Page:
Some of the flowers are so big that they cannot stay upright without the support of the surrounding leaves.

Some of the flowers are so big that they cannot stay upright without the support of the surrounding leaves

While documenting the mutant flowers, I stumbled across this little guy…

So cute

Keep praying, my friend

I couldn’t help but wonder — How large will he grow to be? And is he the grandchild of this praying mantis we saw knocking on our door in 2006?…

Knocking at our door

(This one was probably about 6 inches long.)

Probably about 6 inches long

Upon closer examination, I really do believe the two are related. They had similar features and mannerisms. They shared the same work ethic. And they both spoke with a British accent.


The Entertainer

A couple weeks ago, my husband barreled down the stairs and across the living room, stumbled over the over-sized ottoman, and then collapsed onto our over-sized chair. Brian is both coordinated and athletic, but occasionally around the house he carries himself with this sort of lazy, bulky gait. Sometimes it manifests as sort of a limp, sometimes it’s more like a clumsy sedated state of being.

One time in particular, his stumbling sedated state culminated into one of my all-time favorite bloopers. It was late at night and Brian had fallen asleep on the big chair. I gingerly woke him and told him to go upstairs to bed. Usually when I wake him up his first response is to rhetorically mutter “Wuh, wuh?” This time was no different. After the “wuh, wuh?” he scooted across the chair and ottoman, stood up, took one step forward, and then collapsed to the ground. Nothing had impeded his step other than his own motoric malfunction. He had rolled into a fetal position by the time his entire body hit the carpet, like a caterpillar would do if you poked at it or a person getting beat up would do to protect their gut from a kick. Unphased, Brian stood back up and walked off heavily to bed. He has no recollection of this event, but sometimes, when the world around me is quiet, I visualize this incident and laugh out loud.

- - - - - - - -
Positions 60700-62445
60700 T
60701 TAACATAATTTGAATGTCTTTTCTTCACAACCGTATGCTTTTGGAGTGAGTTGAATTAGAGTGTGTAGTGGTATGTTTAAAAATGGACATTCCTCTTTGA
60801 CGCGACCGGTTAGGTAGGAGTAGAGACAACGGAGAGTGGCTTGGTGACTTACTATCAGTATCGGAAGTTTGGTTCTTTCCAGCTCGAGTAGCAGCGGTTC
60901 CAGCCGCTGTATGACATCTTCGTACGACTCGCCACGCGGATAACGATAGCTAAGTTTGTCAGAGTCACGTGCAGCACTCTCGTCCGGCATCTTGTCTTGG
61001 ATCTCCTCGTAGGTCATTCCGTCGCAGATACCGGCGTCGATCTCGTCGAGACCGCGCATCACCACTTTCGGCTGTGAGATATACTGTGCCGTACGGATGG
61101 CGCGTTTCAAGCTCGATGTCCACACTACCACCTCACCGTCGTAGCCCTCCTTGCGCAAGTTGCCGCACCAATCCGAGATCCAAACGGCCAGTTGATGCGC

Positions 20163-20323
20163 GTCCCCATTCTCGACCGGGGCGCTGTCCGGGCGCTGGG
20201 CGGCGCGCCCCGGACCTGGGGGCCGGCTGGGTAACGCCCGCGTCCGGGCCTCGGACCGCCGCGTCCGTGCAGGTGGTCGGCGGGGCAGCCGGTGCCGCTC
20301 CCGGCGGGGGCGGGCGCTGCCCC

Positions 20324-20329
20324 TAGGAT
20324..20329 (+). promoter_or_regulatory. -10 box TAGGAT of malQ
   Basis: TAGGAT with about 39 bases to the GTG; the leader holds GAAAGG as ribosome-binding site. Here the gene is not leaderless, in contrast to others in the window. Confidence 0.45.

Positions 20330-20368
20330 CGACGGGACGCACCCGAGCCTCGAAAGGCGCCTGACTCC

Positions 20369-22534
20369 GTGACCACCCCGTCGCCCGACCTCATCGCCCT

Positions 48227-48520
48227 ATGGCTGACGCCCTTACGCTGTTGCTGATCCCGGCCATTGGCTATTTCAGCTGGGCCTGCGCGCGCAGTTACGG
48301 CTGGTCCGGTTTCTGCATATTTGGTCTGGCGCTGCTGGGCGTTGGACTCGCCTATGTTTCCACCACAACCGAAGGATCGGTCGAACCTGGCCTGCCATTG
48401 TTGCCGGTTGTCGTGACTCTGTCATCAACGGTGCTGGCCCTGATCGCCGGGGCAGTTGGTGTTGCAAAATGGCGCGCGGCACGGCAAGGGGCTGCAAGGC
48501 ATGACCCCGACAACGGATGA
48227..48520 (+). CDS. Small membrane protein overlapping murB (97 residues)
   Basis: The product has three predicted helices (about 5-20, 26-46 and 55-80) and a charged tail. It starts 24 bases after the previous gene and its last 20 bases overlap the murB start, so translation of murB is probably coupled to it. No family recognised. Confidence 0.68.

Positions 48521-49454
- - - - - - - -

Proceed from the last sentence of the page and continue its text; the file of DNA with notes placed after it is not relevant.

Actually, it just happened. Someone just passing by my office stopped and asked why I was laughing: “Are you watching a video online or something?” No, no I’m not, but this is the amusement that I get from replaying this memory. The closest I can come to demonstrating the randomness and sweet innocence of Brian’s fall is this video, only imagine it in human form.

So like I was saying, a couple weeks ago Brian barrels into the living room and says, “You know what you haven’t asked me yet?”

Me: “What?”

Brian: “What I want for my birthday.”

Brian, whether it’s your childlike eagerness for a birthday, or the way you use onomatopoeia, or the fact that you said “true dat” today, or your gait when you’re being silly…that goofiness (intentional or not) that typically is only fully unleashed within the comfort of our home, I love that part of you. The rest of you is not so bad either. Today I celebrate all of those parts that have me so in love with you. Happy Birthday!